A professional gardener who alleges he was sacked because he strongly opposes blood sports has commenced employment tribunal action for unlawful discrimination.
Joe Hashman, 42, claims the owners of Orchard Park Garden Centre in Gillingham, Dorset -- fox hunters Sheila and Ron Clarke -- sacked him after they found out he secretly filmed celebrity chef Clarissa Dickson-Wright at an illegal hare coursing event in North Yorkshire in March 2007. Apparently the footage was used to successfully convict Dickson-Wright, 63, of an offence under the Hunting Act last year in a private prosecution brought by the International Fund for Animal Welfare.
The Daily Telegraph reports that Mr and Ms Clarke are both "keen supporters of the South and West Wiltshire Hunt", and their company secretary Lucinda Stokes is the former joint Master of the Hunt.
Father-of-two Mr Hashman is claiming £50,000 for loss of earnings and injury to feelings.
He claims that his concern about the environment, animal rights, and veganism amount to a philosophical belief under the Employment Equality (Religion and Belief) Regulations 2003.
Mr Hashman said: "It is my fundamental belief that it is wrong to kill animals for sport.
"I don't think anyone should be discriminated against at work because of their views on issues such as hunting.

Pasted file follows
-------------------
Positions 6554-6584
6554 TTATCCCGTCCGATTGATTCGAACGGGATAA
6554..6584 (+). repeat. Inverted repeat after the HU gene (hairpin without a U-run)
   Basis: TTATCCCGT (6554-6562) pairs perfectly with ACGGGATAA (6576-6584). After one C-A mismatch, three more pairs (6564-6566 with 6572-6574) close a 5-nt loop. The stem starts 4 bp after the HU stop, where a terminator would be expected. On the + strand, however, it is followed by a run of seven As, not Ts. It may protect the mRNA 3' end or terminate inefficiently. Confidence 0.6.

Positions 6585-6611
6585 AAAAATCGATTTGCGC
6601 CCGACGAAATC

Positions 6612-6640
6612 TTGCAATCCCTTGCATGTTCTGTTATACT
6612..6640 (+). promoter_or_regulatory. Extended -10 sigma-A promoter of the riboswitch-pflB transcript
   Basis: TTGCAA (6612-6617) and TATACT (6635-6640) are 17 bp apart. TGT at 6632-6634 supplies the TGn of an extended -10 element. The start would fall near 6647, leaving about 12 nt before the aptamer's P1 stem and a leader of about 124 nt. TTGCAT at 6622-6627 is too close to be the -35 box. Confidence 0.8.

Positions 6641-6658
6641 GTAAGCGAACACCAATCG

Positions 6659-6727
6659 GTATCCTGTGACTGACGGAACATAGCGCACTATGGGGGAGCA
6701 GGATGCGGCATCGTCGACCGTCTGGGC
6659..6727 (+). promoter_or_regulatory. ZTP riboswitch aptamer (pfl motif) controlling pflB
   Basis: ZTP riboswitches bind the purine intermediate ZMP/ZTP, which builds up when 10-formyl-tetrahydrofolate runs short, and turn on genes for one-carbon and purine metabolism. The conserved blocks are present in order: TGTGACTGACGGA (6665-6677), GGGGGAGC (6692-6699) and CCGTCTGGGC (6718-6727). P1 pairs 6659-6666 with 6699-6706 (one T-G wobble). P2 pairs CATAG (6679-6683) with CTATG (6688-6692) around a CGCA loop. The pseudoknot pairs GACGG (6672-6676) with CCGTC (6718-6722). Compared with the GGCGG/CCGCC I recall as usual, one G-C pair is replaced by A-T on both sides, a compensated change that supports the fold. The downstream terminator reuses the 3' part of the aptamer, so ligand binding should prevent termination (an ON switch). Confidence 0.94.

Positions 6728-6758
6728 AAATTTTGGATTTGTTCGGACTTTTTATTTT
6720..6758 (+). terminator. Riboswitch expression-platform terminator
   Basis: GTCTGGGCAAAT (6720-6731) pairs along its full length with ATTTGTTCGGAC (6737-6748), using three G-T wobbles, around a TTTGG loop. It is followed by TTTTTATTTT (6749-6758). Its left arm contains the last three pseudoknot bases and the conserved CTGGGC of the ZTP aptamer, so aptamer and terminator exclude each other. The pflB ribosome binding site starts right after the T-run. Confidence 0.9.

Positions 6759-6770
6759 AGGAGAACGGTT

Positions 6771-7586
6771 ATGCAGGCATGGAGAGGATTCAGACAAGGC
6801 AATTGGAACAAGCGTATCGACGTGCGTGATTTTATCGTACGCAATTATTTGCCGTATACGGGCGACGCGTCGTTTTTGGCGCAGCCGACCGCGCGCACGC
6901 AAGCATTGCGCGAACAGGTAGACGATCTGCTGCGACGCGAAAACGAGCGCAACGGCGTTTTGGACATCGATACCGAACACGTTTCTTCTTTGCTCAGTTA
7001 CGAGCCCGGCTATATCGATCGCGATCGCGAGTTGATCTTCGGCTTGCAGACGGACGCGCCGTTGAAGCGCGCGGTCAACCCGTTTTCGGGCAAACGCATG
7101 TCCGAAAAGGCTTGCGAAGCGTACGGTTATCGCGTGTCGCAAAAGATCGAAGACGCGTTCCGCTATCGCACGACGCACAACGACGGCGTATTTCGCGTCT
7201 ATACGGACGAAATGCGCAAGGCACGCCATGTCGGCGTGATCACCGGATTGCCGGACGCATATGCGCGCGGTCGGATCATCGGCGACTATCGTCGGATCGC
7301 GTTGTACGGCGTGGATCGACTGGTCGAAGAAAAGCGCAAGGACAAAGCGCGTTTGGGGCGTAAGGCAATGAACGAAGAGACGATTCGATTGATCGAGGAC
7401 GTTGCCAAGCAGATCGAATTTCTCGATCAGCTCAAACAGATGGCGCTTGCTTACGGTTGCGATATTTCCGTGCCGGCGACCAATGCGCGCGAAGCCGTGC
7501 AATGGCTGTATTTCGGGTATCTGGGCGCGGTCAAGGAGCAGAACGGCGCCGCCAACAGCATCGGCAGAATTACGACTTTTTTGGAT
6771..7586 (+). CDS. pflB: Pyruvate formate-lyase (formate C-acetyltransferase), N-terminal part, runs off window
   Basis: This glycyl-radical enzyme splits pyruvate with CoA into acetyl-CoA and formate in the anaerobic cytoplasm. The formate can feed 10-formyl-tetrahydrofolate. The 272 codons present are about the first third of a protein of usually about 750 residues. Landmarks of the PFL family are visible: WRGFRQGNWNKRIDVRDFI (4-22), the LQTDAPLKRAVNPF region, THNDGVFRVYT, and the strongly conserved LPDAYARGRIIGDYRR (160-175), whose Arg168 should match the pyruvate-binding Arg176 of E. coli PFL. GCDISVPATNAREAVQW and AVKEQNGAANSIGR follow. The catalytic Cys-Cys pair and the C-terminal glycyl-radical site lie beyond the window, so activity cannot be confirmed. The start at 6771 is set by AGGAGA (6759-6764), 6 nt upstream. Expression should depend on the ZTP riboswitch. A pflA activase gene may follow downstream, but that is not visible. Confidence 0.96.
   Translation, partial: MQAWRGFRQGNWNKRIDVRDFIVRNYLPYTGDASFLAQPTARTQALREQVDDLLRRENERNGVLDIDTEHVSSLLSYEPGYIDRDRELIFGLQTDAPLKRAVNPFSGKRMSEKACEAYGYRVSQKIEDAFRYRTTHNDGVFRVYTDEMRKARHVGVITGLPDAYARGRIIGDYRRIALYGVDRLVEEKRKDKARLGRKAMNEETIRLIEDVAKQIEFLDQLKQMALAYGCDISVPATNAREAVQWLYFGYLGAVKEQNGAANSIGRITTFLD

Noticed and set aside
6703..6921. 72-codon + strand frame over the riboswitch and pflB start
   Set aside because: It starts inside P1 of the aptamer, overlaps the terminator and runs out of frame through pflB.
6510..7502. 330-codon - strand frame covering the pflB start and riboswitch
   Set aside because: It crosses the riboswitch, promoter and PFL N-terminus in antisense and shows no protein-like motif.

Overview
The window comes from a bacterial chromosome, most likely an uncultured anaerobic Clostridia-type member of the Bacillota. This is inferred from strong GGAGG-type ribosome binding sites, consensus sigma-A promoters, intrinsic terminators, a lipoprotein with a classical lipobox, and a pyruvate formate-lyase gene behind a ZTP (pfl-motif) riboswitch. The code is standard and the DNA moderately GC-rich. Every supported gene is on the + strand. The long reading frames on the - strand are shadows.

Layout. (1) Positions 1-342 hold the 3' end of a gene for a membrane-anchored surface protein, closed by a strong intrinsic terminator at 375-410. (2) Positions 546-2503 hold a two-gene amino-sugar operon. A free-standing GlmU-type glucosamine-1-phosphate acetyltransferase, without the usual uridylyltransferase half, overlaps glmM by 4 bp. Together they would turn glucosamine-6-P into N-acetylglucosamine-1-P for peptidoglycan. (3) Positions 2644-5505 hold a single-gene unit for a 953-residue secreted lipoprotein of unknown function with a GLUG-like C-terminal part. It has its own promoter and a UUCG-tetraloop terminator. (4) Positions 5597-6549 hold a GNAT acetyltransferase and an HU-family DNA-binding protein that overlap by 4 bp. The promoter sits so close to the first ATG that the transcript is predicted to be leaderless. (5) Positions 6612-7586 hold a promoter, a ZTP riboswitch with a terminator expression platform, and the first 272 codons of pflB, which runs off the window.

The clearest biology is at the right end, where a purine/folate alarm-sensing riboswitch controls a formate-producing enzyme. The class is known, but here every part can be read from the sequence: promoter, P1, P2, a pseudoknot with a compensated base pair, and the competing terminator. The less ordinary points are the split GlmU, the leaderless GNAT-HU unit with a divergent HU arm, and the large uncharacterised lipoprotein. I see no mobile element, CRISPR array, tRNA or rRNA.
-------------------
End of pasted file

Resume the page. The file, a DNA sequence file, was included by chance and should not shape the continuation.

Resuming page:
"Hunting arouses huge passions for and against but in the workplace, work should be work.
"It is unacceptable that I should suffer in the workplace because I feel strongly that hunting is morally wrong."
Orchard Park Garden Centre, however, has denied it dismissed Mr Hashman because of his beliefs. Instead, it argues he was dismissed because the vegetable plot he designed was not financially viable.
Managing director Richard Cumming said: "The company has no policy either way about hunting. We have a healthy range of opinions about hunting among our board and staff and it does not drive our policy. The timing of Mr Hashman going was coincidental.
"We are a small country garden centre. We let Mr Hashman build a demonstration vegetable garden to try and help him and create interest among customers.
"Sadly, we did not get enough people going to look at it. It was not cost effective and we ended it."